The advantages. of a DIP package are such that it would be desirable to be able to package more conventional electrical circuits formed from discrete components in this manner, as well as merely packaging integrated circuit chips in this manner. However, when those skilled in the art have attempted to adapt the DIP package technique to conventional circuits, a number of problems have been encountered. For example, the lead frame technique, while quite satisfactory for mounting a single component having a large number of leads thereto, such as an integrated circuit chip, did not readily lend itself to use with more conventional circuits formed from conventional discrete components, since most circuits cannot conveniently be laid out in a radial manner.

One'technique which has met with limited success in the prior art is to form the circuit from the discrete components on a small printed circuit board, using conventional printed circuit techniques. The printed circuit board and a lead frame consisting only of the outwardly extending legs is then positioned in a satisfactory mold and the dielectric body is molded around the printed circuit board and the legs. Thereafter, the external excess portions of the-lead frame are cut away and the legs are bent downward in a conventional manner. While this was a technically satisfactory solution to the problem, the economic drawbacks of this method are obvious. It requires the additional cost and steps of fonning the printed circuit board and mounting the components on the board.

It is accordingly an object of the present invention to provide an improved method of manufacturing an electronic assembly. 7

It is another object of the present invention to provide an improved method of manufacturing a DIIIP package electronic assembly in which the circuit is formed from discrete electrical components in any desired configuration or connection and which uses an inexpensive lead frame configuration to support and interconnect these components. 7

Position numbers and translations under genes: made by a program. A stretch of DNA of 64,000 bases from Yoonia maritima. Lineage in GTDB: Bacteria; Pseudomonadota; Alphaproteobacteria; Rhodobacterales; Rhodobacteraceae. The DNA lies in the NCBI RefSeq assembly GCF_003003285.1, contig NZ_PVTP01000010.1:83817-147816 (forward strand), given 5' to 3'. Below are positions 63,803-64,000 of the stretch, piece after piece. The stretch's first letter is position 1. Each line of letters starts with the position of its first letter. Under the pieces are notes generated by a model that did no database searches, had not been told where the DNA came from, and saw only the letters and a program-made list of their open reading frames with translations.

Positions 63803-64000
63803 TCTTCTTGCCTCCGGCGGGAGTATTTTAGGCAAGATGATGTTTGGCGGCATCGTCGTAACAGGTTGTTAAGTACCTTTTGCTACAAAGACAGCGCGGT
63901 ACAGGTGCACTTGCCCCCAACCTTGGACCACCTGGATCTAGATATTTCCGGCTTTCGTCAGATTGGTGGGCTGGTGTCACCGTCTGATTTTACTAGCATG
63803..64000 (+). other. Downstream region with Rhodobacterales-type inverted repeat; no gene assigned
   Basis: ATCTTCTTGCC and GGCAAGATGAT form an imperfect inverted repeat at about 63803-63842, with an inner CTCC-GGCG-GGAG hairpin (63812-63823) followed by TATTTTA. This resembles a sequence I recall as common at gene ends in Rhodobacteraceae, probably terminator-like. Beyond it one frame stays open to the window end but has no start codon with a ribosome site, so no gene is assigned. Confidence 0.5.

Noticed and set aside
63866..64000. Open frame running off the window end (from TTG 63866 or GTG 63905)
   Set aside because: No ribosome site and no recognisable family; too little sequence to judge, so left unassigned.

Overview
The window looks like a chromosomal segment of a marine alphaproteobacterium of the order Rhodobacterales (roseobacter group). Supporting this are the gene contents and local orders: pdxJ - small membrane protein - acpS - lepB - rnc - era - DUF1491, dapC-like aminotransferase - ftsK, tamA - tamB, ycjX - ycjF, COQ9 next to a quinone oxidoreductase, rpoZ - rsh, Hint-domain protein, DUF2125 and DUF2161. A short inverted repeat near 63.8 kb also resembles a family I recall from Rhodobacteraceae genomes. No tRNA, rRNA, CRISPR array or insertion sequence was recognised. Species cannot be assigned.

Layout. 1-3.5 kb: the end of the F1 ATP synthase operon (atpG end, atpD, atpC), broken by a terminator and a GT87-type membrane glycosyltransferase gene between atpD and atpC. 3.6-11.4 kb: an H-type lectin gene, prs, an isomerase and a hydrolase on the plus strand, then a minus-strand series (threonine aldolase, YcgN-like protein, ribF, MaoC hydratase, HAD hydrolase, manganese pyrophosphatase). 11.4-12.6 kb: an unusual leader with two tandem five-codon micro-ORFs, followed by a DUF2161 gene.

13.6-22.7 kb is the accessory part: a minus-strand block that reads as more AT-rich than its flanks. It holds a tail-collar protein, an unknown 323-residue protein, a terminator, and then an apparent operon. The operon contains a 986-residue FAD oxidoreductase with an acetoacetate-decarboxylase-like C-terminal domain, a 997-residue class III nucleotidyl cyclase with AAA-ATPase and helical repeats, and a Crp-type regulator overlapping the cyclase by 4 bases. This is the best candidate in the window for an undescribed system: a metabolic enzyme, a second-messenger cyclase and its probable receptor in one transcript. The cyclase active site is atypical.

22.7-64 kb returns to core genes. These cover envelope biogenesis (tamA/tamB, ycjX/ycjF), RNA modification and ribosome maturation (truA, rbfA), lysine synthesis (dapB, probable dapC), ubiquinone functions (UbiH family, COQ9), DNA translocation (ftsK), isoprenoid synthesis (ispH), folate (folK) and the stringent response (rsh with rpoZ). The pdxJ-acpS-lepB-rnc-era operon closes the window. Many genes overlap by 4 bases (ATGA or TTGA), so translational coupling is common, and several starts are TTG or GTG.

Briefly stated, and in accordance with the presently preferred embodiment of the invention, a method of manufacturing an electronic assembly is provided in which the circuit is formed from a plurality of discrete components whose terminals are electrically interconnected to provide a predetermined circuit having a plurality of nodes therein. Some of these nodes are external nodes to which external electrical connections are to be made, and some of the nodes are internal nodes to which no additional electrical connection is to be made. The first step in the method is to form a lead frame from conductive material which includes an external support frame, a central portion which includes a plurality of discrete regions each corresponding to a respective one of the nodes in the circuit, with each of these discrete regions having no contact within the central portion with any of the other discrete regions, and first and second opposed sets of leg members extending from the central portion to the support frame. A respective' one of the leg members corresponds to each of the external nodes in the circuit and is connected to the discrete region in the central portion corresponding to its external node. Next, the components of the circuit are secured tothe central portion of the lead frame and theterminals of the components are electrically connected to the discrete region corresponding to the particular node to which each terminal is to be connected. A body of insulative material is then formed around the central portion of the lead frame and the components mounted therein. The external excess portions of the lead frame are then removed, leaving only those leg members-which correspond to the external nodes in the circuit.

For a complete understanding of the invention, and an appreciation of its other objects and advantages, please refer to the following detailed description of the attached drawings, in which:

FIG. 1 shows a perspective view of a conventional dual in-line package assembly which is to be formed by the method of the present invention;

FIG. 2 shows a'block flow diagram of the steps of the method of the present invention:

FIG. 3 shows a circuit diagram of a representative circuit which might be packaged in a DIP assembly in accordance with the method of the present invention;

FIG. 4 shows a plan view of .a lead frame for use in the method of the present invention to form the particular circuit shown in FIG. 3; and

FIG. 5 is a view similar to FIG. 4 but shows the components mounted on the lead frame.